In this space, list the new words that you would like students to be able to use by the end of the day. This should only be a few words each day, for a total of approximately 10 new words for the whole week. The assumption is that the new words introduced each day will be revisited and reinforced on the following days, so there is no need to repeat vocabulary words in this space each day; only include the new words you’ll be adding to the list that day.
-->NOTE that you do not need to include all of the domain-specific words that the students will hear during the day or week – only those that you will be looking and listening for in their speaking and writing.
For our photography and media example, let’s figure out the key academic vocabulary for Monday.
Notice that there are a lot more related vocabulary words not included in that list, such as DSLR, photography, media, advertisement, zoom in/out, focus… so why were these left out?
A museum educator should choose to NOT include related vocabulary for two reasons:
1. It’s a common word that students already know, or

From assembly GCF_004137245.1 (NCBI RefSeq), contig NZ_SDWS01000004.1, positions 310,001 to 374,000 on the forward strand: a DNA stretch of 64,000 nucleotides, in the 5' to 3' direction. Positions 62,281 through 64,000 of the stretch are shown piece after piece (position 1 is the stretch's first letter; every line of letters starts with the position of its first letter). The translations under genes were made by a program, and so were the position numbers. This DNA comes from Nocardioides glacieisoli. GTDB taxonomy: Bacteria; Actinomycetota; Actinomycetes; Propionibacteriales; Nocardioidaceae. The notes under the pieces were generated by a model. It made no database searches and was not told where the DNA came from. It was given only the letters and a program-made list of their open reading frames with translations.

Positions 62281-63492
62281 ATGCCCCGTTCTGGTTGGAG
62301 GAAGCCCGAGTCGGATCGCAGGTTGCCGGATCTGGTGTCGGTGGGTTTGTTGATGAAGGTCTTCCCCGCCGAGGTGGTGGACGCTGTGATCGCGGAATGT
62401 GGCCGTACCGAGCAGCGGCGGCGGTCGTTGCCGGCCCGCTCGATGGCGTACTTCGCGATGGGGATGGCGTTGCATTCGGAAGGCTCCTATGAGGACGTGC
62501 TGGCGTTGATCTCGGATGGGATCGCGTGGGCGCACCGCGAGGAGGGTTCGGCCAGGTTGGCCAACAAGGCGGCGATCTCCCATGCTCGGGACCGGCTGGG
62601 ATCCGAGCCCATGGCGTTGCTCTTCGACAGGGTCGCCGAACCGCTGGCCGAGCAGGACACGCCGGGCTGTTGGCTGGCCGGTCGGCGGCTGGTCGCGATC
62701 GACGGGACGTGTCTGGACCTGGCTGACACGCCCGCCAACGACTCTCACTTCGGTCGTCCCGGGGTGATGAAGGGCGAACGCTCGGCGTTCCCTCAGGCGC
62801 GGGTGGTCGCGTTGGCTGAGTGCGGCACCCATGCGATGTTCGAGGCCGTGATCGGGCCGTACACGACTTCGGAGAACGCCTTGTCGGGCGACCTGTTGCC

2. It’s not a word that the educator will be holding students accountable for using.
For example, even though “advertisement” is a very relevant word for this curriculum, we can feel confident that students already know what it means and how to use it, so there is no need to call it out. And with a term like “DSLR,” (digital single-lens reflex camera), even though it may be new to the students, and they might hear the museum educator use it, we don’t need the students to use it. It’s fine for them to just say “camera.” On the other hand, the word “demographic” is a domain-specific word in advertising, and this museum educator may intend for students to use it instead of, or in addition to, “audience.”